Walnut Mushroom Spread

Seems us melting puddles living in Southwestern Ontario have been living through a prolonged heat wave for weeks. I don't mind the heat, but with the humidity on top of the high temperatures, it can be a bit much to bear. This of course requires simple to prepare meals without much use of the stove and certainly not the oven. The easy way would be to order out I suppose, but that is expensive and I much prefer food from my own kitchen because I can control the quality and quantity of ingredients.

Walnuts are a superfood, especially when combined with legumes and vegetables. Walnuts are high in protein, making them a good choice for vegetarians and vegans, and an excellent source of essential amino acids, fat, dietary fiber and other vitamins and minerals. The best part is they taste wonderful and can be combined with a variety of foods or if you prefer, just snack on them throughout the day. Shelled walnuts should be stored in the refrigerator to preserve their freshness and goodness.

open faced sandwich

Now for my recipe. I served this paste on a lightly toasted ciabatta bread over mixed greens with a simple homemade olive oil dressing. Any crusty bread would work just as well. Essentially an open-faced sandwich, you can't do much better for a simple and nourishing meal that is perfect for summer. The addition of black-eyed peas lend an earthy flavor to this spread that also goes well with chopped fresh vegetables. If you don't think healthy food can taste great, just give this recipe a try and your taste buds will tell you otherwise.

Walnut Mushroom SpreadWalnut Mushroom Spread
Recipe by
Published on July 18, 2012

Creamy and delicious spread made with toasted walnuts, plump cremini mushrooms, black-eyed peas and herbs and spices — great for serving on toast or with crisps or raw vegetables

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Walnut Mushroom Spread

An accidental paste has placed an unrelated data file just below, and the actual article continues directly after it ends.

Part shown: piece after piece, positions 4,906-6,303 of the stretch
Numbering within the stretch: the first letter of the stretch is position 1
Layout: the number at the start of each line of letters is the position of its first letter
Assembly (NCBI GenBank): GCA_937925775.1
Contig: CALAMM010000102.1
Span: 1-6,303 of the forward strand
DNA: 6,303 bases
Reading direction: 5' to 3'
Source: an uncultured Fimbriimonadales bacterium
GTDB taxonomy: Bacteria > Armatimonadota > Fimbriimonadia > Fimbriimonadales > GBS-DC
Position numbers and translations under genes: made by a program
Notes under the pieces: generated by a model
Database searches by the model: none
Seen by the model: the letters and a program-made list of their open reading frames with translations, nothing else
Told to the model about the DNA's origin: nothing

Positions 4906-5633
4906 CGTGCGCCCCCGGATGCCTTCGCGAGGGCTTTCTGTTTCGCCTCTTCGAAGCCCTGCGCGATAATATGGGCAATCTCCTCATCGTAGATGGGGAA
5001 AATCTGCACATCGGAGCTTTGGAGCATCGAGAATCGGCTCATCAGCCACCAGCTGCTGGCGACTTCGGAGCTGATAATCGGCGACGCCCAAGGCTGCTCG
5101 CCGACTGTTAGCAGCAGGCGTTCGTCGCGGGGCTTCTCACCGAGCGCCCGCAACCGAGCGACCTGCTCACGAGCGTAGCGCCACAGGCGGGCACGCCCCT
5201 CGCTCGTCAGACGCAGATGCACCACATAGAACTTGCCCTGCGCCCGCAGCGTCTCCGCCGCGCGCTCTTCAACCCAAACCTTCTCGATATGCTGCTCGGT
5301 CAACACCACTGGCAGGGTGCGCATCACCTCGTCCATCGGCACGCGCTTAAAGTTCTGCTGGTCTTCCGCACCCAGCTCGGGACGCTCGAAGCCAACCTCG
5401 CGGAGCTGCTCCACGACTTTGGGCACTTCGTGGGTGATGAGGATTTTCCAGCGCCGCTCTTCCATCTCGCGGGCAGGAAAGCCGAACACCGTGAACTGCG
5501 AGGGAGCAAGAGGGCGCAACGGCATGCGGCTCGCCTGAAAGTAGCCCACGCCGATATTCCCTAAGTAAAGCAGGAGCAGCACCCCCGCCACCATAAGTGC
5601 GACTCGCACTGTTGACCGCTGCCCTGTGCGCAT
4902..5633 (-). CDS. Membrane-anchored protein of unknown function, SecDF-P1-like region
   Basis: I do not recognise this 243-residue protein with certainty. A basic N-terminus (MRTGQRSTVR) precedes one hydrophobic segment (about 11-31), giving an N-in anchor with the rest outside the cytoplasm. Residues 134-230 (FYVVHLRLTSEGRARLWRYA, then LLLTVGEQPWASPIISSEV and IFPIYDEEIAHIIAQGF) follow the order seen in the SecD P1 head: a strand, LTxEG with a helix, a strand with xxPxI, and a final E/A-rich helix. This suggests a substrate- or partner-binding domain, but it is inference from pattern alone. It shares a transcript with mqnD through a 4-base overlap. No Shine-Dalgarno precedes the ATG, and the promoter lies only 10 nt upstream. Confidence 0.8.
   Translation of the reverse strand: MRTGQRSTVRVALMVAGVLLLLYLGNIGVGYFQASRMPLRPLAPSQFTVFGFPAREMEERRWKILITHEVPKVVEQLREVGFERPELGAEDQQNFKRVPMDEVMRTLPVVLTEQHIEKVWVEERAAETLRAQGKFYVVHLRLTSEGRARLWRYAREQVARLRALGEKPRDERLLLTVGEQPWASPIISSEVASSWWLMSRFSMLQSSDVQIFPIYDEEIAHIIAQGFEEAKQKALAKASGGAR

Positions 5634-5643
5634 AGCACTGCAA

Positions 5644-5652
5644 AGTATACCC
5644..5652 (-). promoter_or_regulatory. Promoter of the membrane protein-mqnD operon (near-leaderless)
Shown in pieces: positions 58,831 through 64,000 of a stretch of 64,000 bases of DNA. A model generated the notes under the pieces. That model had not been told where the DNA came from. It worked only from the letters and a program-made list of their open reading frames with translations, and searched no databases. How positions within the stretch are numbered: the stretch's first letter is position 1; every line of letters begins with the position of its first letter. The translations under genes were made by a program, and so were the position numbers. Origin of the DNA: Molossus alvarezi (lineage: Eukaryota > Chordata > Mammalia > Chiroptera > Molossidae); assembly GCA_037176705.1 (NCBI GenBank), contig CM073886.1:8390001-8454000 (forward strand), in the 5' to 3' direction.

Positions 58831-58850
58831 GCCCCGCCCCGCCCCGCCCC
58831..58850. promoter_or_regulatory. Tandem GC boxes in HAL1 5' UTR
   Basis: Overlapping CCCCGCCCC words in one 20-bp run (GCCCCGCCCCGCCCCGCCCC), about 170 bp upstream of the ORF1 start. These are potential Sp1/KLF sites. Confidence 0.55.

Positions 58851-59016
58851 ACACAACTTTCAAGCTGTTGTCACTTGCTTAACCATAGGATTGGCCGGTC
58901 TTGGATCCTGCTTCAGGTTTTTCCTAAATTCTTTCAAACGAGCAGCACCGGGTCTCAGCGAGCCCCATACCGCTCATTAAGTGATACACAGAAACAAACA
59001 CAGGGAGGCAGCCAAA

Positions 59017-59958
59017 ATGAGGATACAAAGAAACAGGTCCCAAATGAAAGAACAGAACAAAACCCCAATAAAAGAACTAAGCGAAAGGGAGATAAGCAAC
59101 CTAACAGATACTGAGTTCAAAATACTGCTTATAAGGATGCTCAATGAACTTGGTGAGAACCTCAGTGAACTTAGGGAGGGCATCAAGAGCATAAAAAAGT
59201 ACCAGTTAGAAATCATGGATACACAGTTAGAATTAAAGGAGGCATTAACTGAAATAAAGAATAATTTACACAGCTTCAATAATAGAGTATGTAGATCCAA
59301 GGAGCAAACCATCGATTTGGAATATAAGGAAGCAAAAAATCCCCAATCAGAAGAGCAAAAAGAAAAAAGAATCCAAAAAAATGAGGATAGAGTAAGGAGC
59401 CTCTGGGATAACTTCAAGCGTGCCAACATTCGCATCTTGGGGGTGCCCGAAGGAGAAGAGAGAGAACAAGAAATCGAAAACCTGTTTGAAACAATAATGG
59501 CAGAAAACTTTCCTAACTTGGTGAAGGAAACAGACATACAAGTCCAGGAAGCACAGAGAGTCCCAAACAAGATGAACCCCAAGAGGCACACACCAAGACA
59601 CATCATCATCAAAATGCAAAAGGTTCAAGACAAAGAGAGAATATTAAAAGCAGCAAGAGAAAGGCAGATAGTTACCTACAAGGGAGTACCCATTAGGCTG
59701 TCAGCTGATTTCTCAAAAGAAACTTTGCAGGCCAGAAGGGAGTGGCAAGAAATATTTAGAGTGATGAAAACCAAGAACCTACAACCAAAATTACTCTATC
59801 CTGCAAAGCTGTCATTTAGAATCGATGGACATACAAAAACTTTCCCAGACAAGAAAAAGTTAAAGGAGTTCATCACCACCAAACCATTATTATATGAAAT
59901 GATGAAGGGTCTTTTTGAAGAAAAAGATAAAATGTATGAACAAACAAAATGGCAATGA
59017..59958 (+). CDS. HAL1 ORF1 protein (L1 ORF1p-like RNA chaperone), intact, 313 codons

• 3/4 cup cooked black-eyed peas (1/4 cup dried)
  • 1 cup walnut pieces
  • 1/4 cup sun-dried tomatoes

  • 3 tablespoons olive oil
  • 1 small red onion, finely chopped
  • 2 shallots, finely chopped
  • 2 cloves garlic, minced
  • 1 fresh green or red chili, seeded and finely chopped
  • 1 sprig of fresh thyme, small leaves removed from the stem
  • 1 teaspoon dried tarragon
  • 1/2 teaspoon ground cumin
  • 1/2 teaspoon ground coriander
  • pinch or two of cayenne
  • 1/2 teaspoon sea salt
  • fresh cracked black pepper to taste
  • 1 pound cremini mushrooms, chopped

  • 1 1/2 teaspoons balsamic vinegar
  • 3 - 4 tablespoons soft goat cheese
  • cold water as needed
  • If using dried black-eyed peas, rinse and soak the beans overnight in enough water to cover. Drain and rinse, then transfer to a medium saucepan. Cover with several inches of fresh water, bring to a boil, reduce the heat to low, cover, and simmer for 30 to 40 minutes or until the beans are soft. Drain and set aside.

  • Meanwhile, dry roast the walnuts in a small pan or skillet over medium-low heat for 10 to 15 minutes or until lightly browned. Remove from heat and set aside. At the same time, soak the sun-dried tomatoes in hot water for 20 to 30 minutes, then drain and chop.

  • Using the same skillet in which the walnuts were dry roasted, heat 2 tablespoons of the olive oil over medium heat. When hot, add the onion and stir for 5 minutes. Toss in the shallots, garlic, chili, thyme, tarragon, cumin, coriander, cayenne, sea salt and black pepper. Stir for another minute. Raise the heat slightly and add the chopped mushrooms to the pan. Cook, stirring often, for 5 to 8 minutes or until the mushrooms begin to squeak. Add a few teaspoons of water to deglaze the pan and remove from heat.

  • In a food processor, pulse the walnuts into a fine texture. Now add the mushroom mixture, black-eyed peas, sun-dried tomatoes, balsamic vinegar and goat cheese. Process until you have a thick paste, adding cold water if necessary.

  • Serve on lightly toasted crusty bread or with toasted pita triangles or raw vegetables.

Makes approximately 3 cups
black-eyed pea spread with crusty bread

More summer dips and spreads you are sure to enjoy from Lisa's Vegetarian Kitchen:
Corn and Pinto Bean Dip
Cream Cheese and Caramel Strawberry Dip
Olive Hummus

On the top of the reading stack: Lord Krishna's Cuisine: The Art of Indian Vegetarian Cooking by Yamuna Devi

Audio Accompaniment: exploring various artists


janet @ the taste space said...

Yeah, the heat is no fun.. I have been eating a lot of raw salads which helps not having to use the oven! I like how you used beans in here, too.. looks like a veritable medley of flavours! :)

Torviewtoronto said...

this looks wonderful